for National Geographic News
International Space Station crew members put the station on autopilot and evacuated to a space "life raft" briefly on Thursday to escape bombardment by a shower of debris.
In the end, the debris passed the space station without incident. But the evacuation provided a rare test of one of the plans to get the crew to safety if the station is struck.
"The worst-case scenario would be that the debris would cause damage to the space station and the crew would come back to Earth," NASA spokesperson Michael Curie said from Kennedy Space Center in Florida.
The threat was not related to the recent in-orbit satellite crash but came from 0.3-inch (0.9-centimeter) pieces broken off of a motor that NASA has cataloged as Object 25090 PAM-D.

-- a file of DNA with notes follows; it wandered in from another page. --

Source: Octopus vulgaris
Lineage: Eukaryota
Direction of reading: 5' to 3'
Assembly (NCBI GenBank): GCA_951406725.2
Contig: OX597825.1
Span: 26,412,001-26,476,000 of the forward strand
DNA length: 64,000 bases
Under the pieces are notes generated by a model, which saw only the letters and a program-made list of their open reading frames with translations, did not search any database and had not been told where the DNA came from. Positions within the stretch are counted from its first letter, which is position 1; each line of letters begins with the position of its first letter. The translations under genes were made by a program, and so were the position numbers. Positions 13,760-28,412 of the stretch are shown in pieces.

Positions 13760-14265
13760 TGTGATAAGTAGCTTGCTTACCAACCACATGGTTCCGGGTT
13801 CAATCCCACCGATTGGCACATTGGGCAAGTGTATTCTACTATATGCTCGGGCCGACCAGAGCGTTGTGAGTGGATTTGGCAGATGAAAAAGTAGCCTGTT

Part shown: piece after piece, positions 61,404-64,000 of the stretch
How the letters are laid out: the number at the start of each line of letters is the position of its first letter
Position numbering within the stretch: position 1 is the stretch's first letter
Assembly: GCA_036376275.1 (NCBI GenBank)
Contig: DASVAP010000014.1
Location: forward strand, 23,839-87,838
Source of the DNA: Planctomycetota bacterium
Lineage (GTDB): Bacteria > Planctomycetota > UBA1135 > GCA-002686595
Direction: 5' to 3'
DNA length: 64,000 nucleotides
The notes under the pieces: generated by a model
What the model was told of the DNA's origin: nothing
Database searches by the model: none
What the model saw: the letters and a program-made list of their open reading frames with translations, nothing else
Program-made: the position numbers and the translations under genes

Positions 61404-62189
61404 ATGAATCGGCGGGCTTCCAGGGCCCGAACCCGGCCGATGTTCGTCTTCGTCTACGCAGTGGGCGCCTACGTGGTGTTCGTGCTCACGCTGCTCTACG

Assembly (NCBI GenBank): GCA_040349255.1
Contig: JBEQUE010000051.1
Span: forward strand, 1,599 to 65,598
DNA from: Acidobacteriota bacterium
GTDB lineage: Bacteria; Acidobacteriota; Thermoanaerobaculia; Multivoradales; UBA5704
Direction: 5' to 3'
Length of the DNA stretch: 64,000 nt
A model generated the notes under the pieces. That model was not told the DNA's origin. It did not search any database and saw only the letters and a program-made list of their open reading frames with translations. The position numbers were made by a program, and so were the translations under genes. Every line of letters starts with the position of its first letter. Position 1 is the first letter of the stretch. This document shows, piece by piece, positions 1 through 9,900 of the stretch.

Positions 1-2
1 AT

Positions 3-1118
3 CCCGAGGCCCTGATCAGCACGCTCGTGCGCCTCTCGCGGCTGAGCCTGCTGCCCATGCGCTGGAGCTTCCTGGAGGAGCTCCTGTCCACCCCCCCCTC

"This [debris] is from a motor that would have been used to boost a satellite at some point," Curie said.
Initially, the debris was classified as posing a low threat of collision with the space station. But the possibility was upgraded to a more dangerous "red" threat on Thursday morning.
Just after 12:30 p.m. ET, the station's crew of three retreated to a Russian Soyuz spacecraft attached to the station for about ten minutes.
The tiny Soyuz craft has 141 cubic feet (4 cubic meters) of living space.
The crew could undock if necessary and fly around the station, or the module could leave orbit and return to Earth. The Soyuz craft contains life-support supplies and batteries generally used during descent as well as primary and backup parachutes and landing rockets.
Astronauts have evacuated to Soyuz for similar threats in the past, but normally the ISS can maneuver out of the path of debris.
"Typically, when you get advanced notice, you can perform a maneuver," Curie said. "But with notification late Wednesday and the erratic nature of this debris, it was too late to do that."
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